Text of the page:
There is no opposition between what I said and what you said: I referred
to quantity, you to quality. Hugh MacDiarmid, for example, published
masses, much of it bad. But what is great, if collected as "the best
of," would be much more in quantity than Eliot. It is agreed on all
sides, as far as I can see, that TWL not only is a great poem but
largely defined the meaning of modernism. He still only published the
best of his work, unlike Wordsworth or MacDiarmid. But anyone willing to
read Sangschaw and Penny Wheep is confronted by genius. Unfortunately,
there seems to be a dearth of willingness to address the mass of
modernist work that was not--for many reasons--canonized.

>>> Ken Armstrong 11/07/11 8:52 AM >>>
Not to press too hard on the obvious, this is only true if the standard
is lines published. If you step back from it, it is telling that the
poet who published The Waste Land could by any measure be said to have
published little. As Hughes points out, almost everything he did publish
is of the highest poetic order, and the book and review referenced
below, not to mention the thriving if not altogether appreciative
critical industry that still lives on the poetic corpus suggest that in
the most important sense few have published more.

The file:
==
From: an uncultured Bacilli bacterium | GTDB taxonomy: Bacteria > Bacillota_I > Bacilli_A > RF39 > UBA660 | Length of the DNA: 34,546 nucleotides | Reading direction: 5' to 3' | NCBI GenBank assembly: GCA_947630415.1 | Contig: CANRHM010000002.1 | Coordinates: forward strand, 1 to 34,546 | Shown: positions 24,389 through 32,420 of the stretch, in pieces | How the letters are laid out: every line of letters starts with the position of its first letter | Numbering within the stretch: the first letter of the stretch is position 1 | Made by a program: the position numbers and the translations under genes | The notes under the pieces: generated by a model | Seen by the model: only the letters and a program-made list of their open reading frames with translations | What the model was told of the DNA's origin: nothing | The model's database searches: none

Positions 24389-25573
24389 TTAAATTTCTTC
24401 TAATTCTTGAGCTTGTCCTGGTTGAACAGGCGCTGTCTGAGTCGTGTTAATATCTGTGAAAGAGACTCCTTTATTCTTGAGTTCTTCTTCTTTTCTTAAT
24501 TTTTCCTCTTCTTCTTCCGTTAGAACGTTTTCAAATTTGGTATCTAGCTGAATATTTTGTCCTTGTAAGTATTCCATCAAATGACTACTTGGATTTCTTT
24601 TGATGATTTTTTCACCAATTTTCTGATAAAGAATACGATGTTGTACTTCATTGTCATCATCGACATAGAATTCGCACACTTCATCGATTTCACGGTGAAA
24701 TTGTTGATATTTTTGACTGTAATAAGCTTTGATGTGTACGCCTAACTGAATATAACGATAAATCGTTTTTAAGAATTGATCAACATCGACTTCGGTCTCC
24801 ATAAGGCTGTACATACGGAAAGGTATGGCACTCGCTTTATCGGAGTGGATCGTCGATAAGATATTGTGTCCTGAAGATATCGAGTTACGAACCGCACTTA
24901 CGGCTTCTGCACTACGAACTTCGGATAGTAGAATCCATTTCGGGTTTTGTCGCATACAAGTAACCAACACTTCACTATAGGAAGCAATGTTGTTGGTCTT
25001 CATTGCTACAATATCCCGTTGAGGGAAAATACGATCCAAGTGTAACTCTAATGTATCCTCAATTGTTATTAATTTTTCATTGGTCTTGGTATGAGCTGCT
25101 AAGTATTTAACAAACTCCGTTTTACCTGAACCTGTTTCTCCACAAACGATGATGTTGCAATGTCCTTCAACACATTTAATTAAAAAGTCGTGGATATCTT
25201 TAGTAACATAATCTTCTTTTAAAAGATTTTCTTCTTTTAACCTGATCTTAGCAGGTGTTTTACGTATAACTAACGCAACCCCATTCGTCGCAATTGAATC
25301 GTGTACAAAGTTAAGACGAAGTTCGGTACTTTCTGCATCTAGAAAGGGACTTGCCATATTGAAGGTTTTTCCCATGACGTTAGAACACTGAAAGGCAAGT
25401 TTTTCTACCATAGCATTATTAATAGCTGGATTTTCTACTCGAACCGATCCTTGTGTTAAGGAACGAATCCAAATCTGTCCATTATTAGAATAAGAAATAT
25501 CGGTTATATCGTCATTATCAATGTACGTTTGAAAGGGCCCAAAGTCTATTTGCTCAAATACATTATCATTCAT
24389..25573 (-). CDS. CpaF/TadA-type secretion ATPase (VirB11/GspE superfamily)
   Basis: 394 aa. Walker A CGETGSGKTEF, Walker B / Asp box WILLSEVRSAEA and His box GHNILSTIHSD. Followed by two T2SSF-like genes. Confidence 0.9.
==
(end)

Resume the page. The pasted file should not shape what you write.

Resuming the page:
Ken A

On 11/7/2011 8:17 AM, David Boyd wrote: Yes, Eliot far less prolific
than 'awd Wudswuth' , as the bemused Lakeland peasantry used to call

Of course, it was a different era, and Wordsworth had little else to do
but to live a life of leisure / write his poetry 

On 7 November 2011 12:56, Nancy Gish <[log in to unmask]> wrote:
Eliot produced a lot of poor stuff also; he didn't publish it. But you
can read it now in IMH. (Actually, some of that is good also, but it's
sometimes crude or even offensive). It is interesting to note just how
little Eliot did publish for someone with his ability and fame. 

>>> David Boyd 11/07/11 4:00 AM >>> 
Just recalling when I was fortunate enough, in Summer 2010, to be able
to attend a talk by Prof Brooker, where she compared Wordsworth's themes
etc with Eliot

And, I have to agree with the view of a (more minor) poetic contemporary
of Eliot, that Wordsworth produced some of the finest poetry in the
English language, but a lot of pretty poor stuff too - far more
profligate / garrulous than Eliot !

On 7 November 2011 02:57, Chokh Raj <[log in to unmask]> wrote:
A Review of 

T. S. Eliot: The Contemporary Reviews
Jewel Spears Brooker, ed.
Cambridge University Press, 2004 

By Bernard Brugière 

"Another recurrent debate concerns the hiatus between the early (up to
Ash-Wedneday) and the later poetry presumably underlain by the
transformation of the author of "Prufrock", "The Hippopotamus" and The
Waste Land into a renegade, whose diasavowal of agnosticism was
comparable with Wordsworth’s abandonment of his youthful revolutionary
principles. Yet the more perceptive reviewers sensed that Eliot’s
conversion to Christianity entailed no dramatic reversal of his earlier
beliefs and noted that "the surface discontinuity concealed a deeper
continuity" (XXVI)." 

a nodding acquaintance -- just in case